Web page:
Simplifying Machine Learning – K- Means clusters – Part 6

Our brain is an extraordinary apparatus. It is amazing how we humans can instantaneously perceive shapes, objects, forms. For e.g. when see a scene with many objects we are immediately able to identify the different objects in the scene.  View this against the backdrop of a recent Google’s artificial brain experiment of a neural network with 16000 processors and a billion connections. This artificial brain was fed with 10 million thumbnails of you tube videos before it was able to recognize cat videos.

That’s an awful lot of work to recognize cat videos!

We can see that a lot of work involved getting a computer to do something as simple thing as this.

Consider how a baby learns to recognize objects for e.g. cat, dog, toy etc. The human brain does not try to measure the number of eyes, spacing between the eyes, the mouth shape of face etc. The brain immediately is able to distinguish the different animals. How does it do it? Amazing right?

In any case here is a machine learning algorithm that is capable of identifying structure in data. This is also known as K-Means and is a form of unsupervised learning algorithm.

The K-Means algorithm takes as input an unlabeled data set and identifies groups in the set. It tries to determine structure in the data set.

Take a look at the picture below


It is readily obvious that there are 2 clusters in the above diagram. However to the computer this is just a random set of points.

How does the K-Means cluster identify the clusters in the above diagram?

The algorithm is fairly simply and intuitive.

1)    Let us start by choosing 2 random points which we call as ‘cluster centroids

2)    We then associate each centroid with the points in the dataset that are closest to it.

3)    We then compute the average of each group of associated points in the centroid and move the centroid to that average.

4)    We then repeat steps 2 – 4 until there is no significant change in the centroid

This is shown below


The above algorithm can be implemented iteratively as follows

For training set (x1, x2, x3 …)

Randomly initialize K cluster centroids μ1, μ2, μ3 … μK


Repeat {

for 1 to m

c(i) = The cluster index from 1 to K that is closest to xi => (A)


for k = 1 to K

u(k) = average of all points assigned to K   => (B)



In step (A) the points xi closest to the centroid k is added to the centroid’s set. Hence if points 1,3,4,8 are in centroid 1 then

x1 = 1, x3 = 1, x4 = 1, x8 =1

In step (B) the mean of the points 1, 3, 4, 8 is taken

So the centroid

c1x = ¼ { x1 + x3 + x4 + x8} and c1y = ¼ { y1 + y3 + y4 + y8}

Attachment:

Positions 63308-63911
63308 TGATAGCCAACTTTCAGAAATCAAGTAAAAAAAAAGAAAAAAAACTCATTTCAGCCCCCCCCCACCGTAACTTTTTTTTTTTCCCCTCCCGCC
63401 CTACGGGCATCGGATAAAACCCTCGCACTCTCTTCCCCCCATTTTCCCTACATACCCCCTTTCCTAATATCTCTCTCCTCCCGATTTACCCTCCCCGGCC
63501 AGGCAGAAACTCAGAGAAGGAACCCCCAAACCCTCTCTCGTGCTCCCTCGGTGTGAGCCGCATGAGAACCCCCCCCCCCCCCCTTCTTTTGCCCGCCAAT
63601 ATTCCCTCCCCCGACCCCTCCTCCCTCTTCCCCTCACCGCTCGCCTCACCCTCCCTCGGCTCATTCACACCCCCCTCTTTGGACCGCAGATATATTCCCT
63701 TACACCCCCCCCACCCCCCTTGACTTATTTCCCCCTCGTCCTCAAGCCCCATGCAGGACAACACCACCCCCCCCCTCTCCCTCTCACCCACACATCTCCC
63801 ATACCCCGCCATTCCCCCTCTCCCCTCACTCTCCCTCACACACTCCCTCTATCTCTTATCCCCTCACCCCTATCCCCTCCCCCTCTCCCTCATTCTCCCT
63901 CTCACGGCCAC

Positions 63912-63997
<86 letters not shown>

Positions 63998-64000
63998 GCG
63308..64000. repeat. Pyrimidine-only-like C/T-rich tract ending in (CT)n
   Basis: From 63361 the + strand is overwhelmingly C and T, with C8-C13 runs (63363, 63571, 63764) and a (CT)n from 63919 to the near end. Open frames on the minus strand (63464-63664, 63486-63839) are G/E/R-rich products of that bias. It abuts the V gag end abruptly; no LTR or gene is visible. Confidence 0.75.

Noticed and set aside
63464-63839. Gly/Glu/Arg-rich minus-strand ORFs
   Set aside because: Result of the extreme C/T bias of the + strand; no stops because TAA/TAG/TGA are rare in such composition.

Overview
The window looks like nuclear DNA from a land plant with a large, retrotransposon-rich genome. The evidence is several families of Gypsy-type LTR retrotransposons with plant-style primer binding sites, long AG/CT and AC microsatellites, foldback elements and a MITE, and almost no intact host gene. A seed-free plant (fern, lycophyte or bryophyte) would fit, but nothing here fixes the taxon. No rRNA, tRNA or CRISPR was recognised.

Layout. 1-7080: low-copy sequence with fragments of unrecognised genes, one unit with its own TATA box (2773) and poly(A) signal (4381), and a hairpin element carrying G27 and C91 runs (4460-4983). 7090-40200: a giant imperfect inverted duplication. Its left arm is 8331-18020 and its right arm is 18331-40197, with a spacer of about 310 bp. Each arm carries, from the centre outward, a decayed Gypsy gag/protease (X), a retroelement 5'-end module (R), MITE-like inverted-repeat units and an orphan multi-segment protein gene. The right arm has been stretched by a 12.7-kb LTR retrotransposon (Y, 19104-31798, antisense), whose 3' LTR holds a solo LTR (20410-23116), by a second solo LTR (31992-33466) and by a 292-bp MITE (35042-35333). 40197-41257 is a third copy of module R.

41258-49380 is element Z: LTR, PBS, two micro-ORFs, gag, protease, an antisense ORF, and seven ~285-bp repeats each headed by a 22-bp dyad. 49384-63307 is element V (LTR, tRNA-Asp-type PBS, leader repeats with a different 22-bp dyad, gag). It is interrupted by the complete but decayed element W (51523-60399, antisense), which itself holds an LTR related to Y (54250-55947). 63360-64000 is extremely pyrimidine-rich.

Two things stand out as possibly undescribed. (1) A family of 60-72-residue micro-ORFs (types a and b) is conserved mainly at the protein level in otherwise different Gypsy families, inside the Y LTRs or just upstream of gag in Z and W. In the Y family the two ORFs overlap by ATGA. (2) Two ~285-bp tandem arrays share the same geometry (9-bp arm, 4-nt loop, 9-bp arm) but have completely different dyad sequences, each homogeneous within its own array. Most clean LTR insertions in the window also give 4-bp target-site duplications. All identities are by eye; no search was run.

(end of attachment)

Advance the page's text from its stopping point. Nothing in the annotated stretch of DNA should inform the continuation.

This becomes the new c1


However there can be occasions where the K-means cluster would get stuck in local optima. To choose optimum cluster centroid we have to determine the least cost. This can be done with the optimization objective.

The optimization objective of K-Means is as follows

K-Mean cluster determination is the problem of minimizing the distance of each point from its centroid. This is also known as the K-Means cost function or distortion function.

J(c1,c2…cm,, μ1,… μ2) = 1/m Σ|| xi – μc(i) ||2

I like to visualize the algorithm as follows.

In step 1 we can visualize that there is a force of attraction between the datapoints and the cluster centroid based on proximity of the centroid.

In step 2 we can visualize that each datapoint attracts the centroid towards it. The centroid moves to the point where the attraction among all the datapoints balances out. This is average mean squared difference.

As can be seen the objective is to determine the average of the mean squared error of each data point to its closest centroid.

Given a set of data points how we choose the random centroids? One way is to initially pick some random data points themselves as the cluster centroid. The algorithm is then iterated to identify the real cluster centroids.

As mentioned before the algorithm can sometimes get stuck in local optima.  One option is to choose another random set of data points and continue to iterate. We need to run this several times to determine the best clustering

There is also the problem of determining the number of cluster centroids. How we to determine how many clusters are would be there in a random data set? Visually we can easily identify the number of clusters. But a machine cannot.

One technique that can be used to determine the number of clusters is as follows. Start with 2, 3… 10 clusters and plot the cost function. Then pick the one with the least cost.

Note: This post, line previous posts on Machine Learning,  is based on the Coursera course on Machine Learning by Professor Andrew Ng

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